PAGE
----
Rubinius vs. the benchmark from hell
This Mandelbrot benchmark really highlights Ruby’s weakest bit. Read the chart. Breathe. Fully internalize that the newest, hottest Ruby interpreter takes an hour and twenty minutes to do a simple render that C can do in 23 seconds.
Yup. Ruby is 200x slower than C here. The benchmark page doesn’t show Ruby 1.8.7 any more, but if you saw it, it would be more than 500x slower than C. On Stack Overflow, according to someone who sounds like they know their stuff, the big boost between 1.8 and 1.9 is that Ruby 1.9 can inline some basic math. I’ll take his word for it; I still can’t read the YARV internals worth beans.
Even with that boost, though, the performance is still bad; everything’s a method invocation, and it really, really hurts to watch this benchmark kick Ruby in its soft and tender bits.
I’ve been very interested lately by the different performance profile of Rubinius. I feel it has a lot philosophically in common with JRuby, with 100% less Oracle dependency. Especially once its hydra branch kills the GIL and introduces true multiprocessing, Rubinius could be something I get real use out of at work.
The best way for me to “benchmark” Rubinius is for me to just run my big Ruby apps on it. On balance for my real-world applications, Rubinius 1.1 seems to perform about the same as 1.8.7, occasionally reaching into the range of 1.9.2. (@headius will be happy to know that under heavy load, JRuby still beats the snot out of all of ’em. Different story.)
This is a big deal for me; I could actually make a lateral move from 1.8.7 or ree to rbx and nobody would even know! Neat.
Except in one case. I have an old branch of a Rails app, created in-house by another developer, which does a lot of computationally intense operations in Ruby code. It’s a geo app, and those slow computations made this branch utterly unusable. In the shipped version, I delegated all that to GeoServer, where it’s quite peppy. But for giggles, I thought I’d run the original branch under Rubinius.
Okay, I admit, it still sucked out loud. But it was doing its work in much less time than on 1.8.7. Which made me wonder, and made me get out a copy of this depressing Mandelbrot bench.
Rubinius, shockingly, beats 1.9.2 by a noticeable margin on this benchmark. At 1000 iterations, with the JIT very aggressively set, despite the horrifying spaghetti being dumped out by the compiler for this simple bench, 1.9.2 has the win.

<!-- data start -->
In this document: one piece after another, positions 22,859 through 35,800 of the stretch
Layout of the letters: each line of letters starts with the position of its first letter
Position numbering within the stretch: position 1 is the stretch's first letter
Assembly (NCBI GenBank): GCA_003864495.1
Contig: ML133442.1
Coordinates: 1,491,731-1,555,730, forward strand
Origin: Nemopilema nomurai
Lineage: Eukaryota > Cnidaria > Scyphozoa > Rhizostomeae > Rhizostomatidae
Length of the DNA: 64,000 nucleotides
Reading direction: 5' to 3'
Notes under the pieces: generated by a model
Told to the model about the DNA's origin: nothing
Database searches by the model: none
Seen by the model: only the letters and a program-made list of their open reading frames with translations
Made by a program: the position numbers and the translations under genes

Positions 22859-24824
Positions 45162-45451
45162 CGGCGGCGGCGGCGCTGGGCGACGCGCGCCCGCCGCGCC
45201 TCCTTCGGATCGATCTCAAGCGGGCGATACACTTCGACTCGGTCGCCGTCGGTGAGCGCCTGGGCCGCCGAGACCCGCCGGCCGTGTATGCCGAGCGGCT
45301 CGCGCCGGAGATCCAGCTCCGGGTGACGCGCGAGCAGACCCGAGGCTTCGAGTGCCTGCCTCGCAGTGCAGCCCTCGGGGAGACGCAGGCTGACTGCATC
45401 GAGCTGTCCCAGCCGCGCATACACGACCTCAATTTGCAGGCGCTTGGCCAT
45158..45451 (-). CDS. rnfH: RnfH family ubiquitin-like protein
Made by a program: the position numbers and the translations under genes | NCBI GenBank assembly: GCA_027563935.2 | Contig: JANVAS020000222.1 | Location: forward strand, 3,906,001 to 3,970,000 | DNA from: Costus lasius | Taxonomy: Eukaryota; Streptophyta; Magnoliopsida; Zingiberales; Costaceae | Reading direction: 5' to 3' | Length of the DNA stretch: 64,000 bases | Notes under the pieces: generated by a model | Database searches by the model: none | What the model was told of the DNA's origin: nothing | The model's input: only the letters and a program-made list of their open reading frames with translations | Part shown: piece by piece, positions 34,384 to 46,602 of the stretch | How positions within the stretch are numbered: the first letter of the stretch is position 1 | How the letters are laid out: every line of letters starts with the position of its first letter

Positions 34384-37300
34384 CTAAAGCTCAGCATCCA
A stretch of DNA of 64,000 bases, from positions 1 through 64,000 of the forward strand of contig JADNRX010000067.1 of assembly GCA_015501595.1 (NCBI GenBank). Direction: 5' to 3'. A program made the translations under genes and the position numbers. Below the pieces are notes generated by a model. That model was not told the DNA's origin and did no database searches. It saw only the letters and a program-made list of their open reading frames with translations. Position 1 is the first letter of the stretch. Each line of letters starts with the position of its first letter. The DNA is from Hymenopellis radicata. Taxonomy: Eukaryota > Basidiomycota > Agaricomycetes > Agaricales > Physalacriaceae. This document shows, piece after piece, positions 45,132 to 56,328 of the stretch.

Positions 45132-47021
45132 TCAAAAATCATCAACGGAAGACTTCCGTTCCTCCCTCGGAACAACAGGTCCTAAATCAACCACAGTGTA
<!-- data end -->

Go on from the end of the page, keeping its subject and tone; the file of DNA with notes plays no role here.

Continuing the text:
rob@hurricane:~$ time ruby mandelbrot.rb 1000 > mandelbrot-yarv.out real 0m19.387s user 0m19.380s sys 0m0.000s
rob@hurricane:~$ time rbx -Xjit.sync=true -Xjit.call_til_compile=1 mandelbrot.rb 1000 > mandelbrot-rbx.out real 0m20.802s user 0m19.360s sys 0m1.120s
But when you take out the compilation time and run for longer at a steady state, Rubinius starts to win! Rubinius takes the lead, on my machine, somewhere between 2000 and 2500 iterations. On the full run (a 16000×16000 render), Rubinius crosses the finish line a whole minute ahead of 1.9.2. Whoa.
[Edit] Here are the final standings amongst the legitimate contenders (leaving 1.8.7 out, ’cause who has that kind of time?)
JRuby: 85m49.466s 1.9.2: 85m10.357s Rubinius: 83m49.293s
[Further Edit] Read the comments below. Rubinius’s Brian Ford links to a gist which explains what’s slow, and optimizes the test script to cut the execution time substantially — almost in half. Haven’t tried it yet, but wow!
What’s potentially very neat is this: as near as I can read the JIT’s output as it flies by, Rubinius’s math *isn’t* being inlined. Looks like all ordinary object operations to me. And based on another quick looping 5-line bench I wrote, floating point divides in Rubinius continue to perform tragically, whereas they’re almost free in 1.9.2.
So I’m guessing — and hoping — that Ruby 1.9.2 and Rubinius have each optimized a completely different aspect of the problem. This bears further study! If the approaches can be combined, it would be great to get Ruby up into the range of merely crummy performance (like Python) on this benchmark, and out of the embarrassing basement.
If the improvements are indeed multiplicative, this would bode well for the ability to do some compute-intensive operations directly in Ruby from time to time when expedient, without always having to drop to a language with primitives and less OO noise. In practice, I see people getting away with little compute-heavy Python scripts all the time. I see nobody daring it in Ruby 1.8.7, for obvious reasons.
Three cheers for Rubinius and Evan Phoenix, anyway, for being the non-JVM Ruby to win this horrid bench for now.